Morning Briefing – Friday, September 13

The Copenhagen Post’s daily round-up of the front pages and other major Danish news stories

Sex, violence and the Metro
Employees at CMT, which is co-ordinating construction of the Metro City Ring extension, face regular sexual harassment and physical violence by their managers, according to an occupational health review. The 2012 report, which included interviews with 123 of the company’s 260 employees, all of whom are office workers, found 16 instances of bullying, nine instances of violence, six threats of violence and six cases of sexual harassment. “We faced threats every day,” said one employee who has since stopped working with CMT. “Their strategy is control through fear.” Earlier this year, after a series of four visits at the company and further interviews with 24 employees, Arbejdstilsynet, the occupational health agency, concluded that the company’s employees faced massive amounts of workplace pressure and bullying. “This is an unusually bad case,” Karsten Bach Hansen, the head of Arbejdstilsynet, said. – Politiken 

SEE RELATED: Metro complaint could mean go-ahead for night work

Finger-pointing over paternity leave flip-flop
Governing coalition member Radikale says the reason for the recent decision to drop efforts to earmark three months of paternity for fathers was uncertainty by Socialdemokrat members of the cabinet. “Out of respect for the very strong desire by Socialdemokraterne to do so, we chose another option,” Radikale leader Margrethe Vestager, the economy minister, said ahead of her party’s annual congress. Vestager is expected to be roundly criticised by party members for walking away from earmarked paternity for men. – Jyllands-Posten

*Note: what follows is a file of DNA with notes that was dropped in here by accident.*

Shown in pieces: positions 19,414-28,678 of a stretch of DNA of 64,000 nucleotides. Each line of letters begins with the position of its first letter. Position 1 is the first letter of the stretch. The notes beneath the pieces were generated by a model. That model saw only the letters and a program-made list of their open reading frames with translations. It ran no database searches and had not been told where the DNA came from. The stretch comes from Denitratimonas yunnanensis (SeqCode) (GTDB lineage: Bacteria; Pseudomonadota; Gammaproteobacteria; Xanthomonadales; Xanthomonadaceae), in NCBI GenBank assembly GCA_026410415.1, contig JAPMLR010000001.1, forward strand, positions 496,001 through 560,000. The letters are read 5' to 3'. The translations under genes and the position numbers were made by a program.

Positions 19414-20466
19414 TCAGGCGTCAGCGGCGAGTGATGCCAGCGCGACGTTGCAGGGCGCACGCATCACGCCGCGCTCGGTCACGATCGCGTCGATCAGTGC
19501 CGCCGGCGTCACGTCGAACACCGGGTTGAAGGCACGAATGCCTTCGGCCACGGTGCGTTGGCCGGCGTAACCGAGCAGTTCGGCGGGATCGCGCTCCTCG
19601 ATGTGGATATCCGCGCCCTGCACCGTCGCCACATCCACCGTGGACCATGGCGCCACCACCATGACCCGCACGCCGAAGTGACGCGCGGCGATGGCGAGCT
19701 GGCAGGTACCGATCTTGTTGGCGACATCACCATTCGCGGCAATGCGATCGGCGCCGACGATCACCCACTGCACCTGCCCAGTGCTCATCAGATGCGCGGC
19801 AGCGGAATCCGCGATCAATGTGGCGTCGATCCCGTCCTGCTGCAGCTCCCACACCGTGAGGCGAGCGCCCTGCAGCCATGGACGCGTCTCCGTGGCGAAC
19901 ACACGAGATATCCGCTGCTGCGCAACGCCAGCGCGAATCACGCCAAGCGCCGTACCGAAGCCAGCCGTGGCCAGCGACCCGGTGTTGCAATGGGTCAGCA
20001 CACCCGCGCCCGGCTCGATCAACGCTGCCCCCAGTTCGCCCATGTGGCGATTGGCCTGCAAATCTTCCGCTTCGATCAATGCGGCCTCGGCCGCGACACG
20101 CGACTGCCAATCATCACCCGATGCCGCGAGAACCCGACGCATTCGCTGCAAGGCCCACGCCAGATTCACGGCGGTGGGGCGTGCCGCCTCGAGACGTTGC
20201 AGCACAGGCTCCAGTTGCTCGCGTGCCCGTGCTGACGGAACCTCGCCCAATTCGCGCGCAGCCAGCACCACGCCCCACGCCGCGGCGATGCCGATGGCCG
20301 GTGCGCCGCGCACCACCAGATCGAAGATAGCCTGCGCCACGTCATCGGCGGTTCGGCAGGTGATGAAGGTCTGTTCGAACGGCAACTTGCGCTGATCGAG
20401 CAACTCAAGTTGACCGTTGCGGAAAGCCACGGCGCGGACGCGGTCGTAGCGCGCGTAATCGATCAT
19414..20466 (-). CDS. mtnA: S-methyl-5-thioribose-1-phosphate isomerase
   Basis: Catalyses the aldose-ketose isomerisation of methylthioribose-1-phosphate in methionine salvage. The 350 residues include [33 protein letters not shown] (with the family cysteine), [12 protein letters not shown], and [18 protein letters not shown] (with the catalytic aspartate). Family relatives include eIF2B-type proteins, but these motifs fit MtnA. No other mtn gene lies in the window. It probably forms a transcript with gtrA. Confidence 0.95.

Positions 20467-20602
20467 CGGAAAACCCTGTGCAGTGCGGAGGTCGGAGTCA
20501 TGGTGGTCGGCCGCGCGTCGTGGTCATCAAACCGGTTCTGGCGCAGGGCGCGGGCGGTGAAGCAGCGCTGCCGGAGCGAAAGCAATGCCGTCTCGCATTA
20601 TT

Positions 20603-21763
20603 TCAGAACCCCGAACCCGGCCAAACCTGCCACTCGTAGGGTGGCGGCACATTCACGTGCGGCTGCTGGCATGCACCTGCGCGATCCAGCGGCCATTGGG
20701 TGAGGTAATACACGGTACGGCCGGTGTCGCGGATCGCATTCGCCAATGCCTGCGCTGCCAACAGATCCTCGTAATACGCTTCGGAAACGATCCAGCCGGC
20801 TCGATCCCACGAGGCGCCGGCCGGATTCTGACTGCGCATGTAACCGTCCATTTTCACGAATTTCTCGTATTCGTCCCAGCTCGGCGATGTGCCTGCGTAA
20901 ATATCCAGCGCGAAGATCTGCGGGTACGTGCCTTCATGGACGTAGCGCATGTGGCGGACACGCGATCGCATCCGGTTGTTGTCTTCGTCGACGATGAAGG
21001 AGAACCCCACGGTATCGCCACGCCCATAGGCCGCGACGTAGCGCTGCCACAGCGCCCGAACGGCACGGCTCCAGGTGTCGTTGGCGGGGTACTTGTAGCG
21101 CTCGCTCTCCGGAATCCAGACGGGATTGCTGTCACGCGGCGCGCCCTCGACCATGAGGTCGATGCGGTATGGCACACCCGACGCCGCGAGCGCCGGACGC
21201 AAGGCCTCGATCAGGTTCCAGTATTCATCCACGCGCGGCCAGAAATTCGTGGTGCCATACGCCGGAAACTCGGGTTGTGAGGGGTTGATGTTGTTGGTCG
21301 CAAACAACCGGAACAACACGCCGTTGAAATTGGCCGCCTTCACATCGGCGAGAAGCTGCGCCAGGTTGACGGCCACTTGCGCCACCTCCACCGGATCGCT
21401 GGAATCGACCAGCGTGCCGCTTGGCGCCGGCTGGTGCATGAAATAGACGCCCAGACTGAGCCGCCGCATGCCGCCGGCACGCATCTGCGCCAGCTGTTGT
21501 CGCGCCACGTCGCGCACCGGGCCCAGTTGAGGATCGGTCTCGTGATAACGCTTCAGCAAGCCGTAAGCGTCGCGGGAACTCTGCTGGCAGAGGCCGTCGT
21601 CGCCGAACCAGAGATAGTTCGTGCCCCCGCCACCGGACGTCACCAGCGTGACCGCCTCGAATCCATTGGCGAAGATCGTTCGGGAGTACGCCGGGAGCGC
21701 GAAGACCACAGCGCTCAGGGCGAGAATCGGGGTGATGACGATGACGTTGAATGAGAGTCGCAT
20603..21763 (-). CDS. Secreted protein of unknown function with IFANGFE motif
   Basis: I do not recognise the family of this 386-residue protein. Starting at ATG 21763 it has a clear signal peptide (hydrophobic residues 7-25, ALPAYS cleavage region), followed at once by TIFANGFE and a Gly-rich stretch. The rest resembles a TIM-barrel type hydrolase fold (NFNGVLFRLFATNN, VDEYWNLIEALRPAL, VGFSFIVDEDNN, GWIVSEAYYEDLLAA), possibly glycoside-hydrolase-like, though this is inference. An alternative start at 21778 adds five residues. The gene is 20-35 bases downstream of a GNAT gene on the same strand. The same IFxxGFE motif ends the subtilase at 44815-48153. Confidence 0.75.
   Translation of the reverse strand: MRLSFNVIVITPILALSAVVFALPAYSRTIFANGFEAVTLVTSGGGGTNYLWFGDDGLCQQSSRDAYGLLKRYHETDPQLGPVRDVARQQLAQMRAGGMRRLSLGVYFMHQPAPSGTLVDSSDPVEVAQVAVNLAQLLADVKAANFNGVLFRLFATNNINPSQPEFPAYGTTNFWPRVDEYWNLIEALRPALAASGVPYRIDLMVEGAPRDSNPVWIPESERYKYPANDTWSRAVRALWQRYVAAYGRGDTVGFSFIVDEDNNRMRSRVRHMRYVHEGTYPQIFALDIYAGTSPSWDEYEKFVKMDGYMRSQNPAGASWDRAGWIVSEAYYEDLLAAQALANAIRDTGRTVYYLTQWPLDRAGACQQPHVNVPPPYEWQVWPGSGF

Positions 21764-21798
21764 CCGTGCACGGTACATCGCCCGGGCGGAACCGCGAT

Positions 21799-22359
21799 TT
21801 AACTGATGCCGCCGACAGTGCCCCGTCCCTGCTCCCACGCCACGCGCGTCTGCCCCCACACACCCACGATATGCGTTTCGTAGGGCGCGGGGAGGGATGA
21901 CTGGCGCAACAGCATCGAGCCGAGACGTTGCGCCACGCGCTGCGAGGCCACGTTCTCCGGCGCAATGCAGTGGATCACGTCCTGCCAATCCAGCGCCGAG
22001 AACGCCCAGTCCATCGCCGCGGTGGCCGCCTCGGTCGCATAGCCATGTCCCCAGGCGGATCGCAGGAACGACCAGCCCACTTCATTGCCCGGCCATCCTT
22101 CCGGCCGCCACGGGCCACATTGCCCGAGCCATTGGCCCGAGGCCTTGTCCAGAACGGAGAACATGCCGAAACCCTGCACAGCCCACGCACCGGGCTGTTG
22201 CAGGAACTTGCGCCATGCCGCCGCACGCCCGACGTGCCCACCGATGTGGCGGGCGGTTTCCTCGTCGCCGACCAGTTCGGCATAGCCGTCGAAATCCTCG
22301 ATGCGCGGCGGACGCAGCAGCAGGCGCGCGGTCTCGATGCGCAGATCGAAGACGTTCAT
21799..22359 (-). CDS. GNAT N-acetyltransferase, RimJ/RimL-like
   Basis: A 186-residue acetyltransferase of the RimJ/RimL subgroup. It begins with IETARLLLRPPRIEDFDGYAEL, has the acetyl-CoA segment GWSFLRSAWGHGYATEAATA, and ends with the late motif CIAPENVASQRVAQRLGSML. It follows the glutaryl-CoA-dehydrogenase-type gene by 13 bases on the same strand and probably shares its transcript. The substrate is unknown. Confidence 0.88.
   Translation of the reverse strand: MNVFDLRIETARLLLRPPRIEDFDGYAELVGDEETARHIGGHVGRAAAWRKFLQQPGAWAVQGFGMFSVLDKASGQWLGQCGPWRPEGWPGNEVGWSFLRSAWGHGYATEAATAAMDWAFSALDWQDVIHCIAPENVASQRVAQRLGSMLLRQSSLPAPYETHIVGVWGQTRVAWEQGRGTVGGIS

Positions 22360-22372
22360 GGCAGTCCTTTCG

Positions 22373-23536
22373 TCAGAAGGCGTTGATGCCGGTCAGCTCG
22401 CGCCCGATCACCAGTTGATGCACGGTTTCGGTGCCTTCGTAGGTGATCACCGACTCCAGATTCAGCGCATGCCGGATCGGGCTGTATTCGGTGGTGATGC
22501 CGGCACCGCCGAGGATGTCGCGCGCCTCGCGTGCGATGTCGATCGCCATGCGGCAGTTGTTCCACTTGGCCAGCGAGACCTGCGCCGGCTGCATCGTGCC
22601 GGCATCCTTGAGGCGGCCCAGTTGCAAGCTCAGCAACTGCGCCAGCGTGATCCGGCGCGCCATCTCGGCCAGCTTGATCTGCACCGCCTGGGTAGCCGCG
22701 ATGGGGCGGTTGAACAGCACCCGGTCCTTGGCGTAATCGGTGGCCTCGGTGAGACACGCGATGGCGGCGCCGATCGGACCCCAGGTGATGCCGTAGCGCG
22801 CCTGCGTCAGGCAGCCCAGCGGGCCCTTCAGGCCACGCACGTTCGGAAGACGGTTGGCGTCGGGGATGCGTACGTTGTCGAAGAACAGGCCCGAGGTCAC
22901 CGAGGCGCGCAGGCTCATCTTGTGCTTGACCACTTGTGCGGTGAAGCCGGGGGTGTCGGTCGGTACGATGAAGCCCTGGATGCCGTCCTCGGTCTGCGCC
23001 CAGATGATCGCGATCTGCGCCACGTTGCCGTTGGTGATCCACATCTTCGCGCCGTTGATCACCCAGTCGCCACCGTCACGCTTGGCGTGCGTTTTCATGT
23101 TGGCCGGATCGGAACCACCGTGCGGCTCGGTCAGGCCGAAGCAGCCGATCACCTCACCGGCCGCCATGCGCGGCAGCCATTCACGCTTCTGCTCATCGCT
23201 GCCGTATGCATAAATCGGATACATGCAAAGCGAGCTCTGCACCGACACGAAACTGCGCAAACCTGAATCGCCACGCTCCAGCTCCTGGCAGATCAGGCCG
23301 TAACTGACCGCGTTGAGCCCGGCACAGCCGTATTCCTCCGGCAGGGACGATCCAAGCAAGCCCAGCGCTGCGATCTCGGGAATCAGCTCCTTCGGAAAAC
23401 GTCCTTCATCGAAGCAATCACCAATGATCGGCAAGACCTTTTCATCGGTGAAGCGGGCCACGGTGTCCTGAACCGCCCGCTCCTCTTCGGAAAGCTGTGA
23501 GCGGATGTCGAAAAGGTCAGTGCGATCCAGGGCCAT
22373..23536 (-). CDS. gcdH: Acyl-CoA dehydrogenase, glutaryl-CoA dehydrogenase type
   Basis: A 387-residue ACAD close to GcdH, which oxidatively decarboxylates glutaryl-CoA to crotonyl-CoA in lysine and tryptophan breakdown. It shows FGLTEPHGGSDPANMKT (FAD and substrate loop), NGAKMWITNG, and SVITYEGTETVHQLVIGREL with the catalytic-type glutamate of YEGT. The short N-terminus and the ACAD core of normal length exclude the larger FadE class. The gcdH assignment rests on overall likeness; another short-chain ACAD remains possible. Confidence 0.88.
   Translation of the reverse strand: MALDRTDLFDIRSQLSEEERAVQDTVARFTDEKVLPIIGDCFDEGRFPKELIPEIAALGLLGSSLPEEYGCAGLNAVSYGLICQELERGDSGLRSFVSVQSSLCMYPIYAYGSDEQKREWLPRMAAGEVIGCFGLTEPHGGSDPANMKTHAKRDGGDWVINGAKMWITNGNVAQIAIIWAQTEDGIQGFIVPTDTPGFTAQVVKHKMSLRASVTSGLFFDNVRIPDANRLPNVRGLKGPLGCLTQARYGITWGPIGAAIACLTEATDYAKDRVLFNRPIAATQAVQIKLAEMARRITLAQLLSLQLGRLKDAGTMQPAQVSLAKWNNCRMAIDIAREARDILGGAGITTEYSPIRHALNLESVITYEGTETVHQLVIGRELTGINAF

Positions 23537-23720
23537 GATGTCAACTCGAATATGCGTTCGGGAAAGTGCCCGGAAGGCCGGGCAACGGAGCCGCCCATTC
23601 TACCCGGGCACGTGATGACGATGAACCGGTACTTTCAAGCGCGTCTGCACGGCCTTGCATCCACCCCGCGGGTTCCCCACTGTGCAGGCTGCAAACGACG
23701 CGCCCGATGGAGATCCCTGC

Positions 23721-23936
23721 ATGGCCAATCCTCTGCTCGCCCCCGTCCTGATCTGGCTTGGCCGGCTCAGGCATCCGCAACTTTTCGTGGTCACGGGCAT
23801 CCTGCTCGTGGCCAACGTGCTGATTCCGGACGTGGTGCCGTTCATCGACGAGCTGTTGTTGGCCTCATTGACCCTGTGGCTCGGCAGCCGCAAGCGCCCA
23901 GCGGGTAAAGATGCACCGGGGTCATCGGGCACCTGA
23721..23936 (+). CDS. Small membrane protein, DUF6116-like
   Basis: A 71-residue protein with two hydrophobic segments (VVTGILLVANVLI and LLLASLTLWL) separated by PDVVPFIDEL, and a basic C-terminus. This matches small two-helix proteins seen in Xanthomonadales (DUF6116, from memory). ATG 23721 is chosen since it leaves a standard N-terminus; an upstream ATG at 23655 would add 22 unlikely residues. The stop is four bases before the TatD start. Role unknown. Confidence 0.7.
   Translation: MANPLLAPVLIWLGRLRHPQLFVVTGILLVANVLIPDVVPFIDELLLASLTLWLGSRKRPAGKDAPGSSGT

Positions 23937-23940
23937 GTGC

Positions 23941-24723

SEE RELATED: Coalition bitterly divided over paternity decision

Forgotten pensions fading away
As much as 40 billion kroner in forgotten private pension accounts is slowly being eaten up in administration costs and inflation. Pension funds have an interest in holding on to the pension accounts, each with an average of 32,000 kroner, but the government is ready with a proposal transferring administration of the funds to ATP, the state pension fund. But while the government suggests requiring that pension-fund holders opt-in to the move, the consumer watchdog Forbrugerrådet wants it to be mandatory. – Berlingske

Execs: business is looking good
Confidence among executives is at its highest level since spring 2011. According to a survey of business leaders, more than half said they expected to see expanding sales in the coming months. Unlike previous surveys, however, executives predicted growth in both domestic and international markets, particularly as the economies in Germany and the US begin improving. – Berlingske Business

SEE RELATED: GDP shows modest growth

More exports, but no new jobs
A solid increase in export levels is unlikely to lead to job growth before 2015, according to Danmarks Eksportråd, a Foreign Ministry export agency. Sales of goods and services abroad are expected to improve by 29 billion kroner in 2014, but the increase will likely do little to replace any of the 100,000 jobs lost by exporters since 2008. The Trade Ministry calculates that each billion kroner of additional exports creates up to 700 jobs, but with companies focused more on competitiveness, they have been reluctant to add employees, according to DI, a business lobby. – Børsen

SEE RELATED: Agricultural exports booming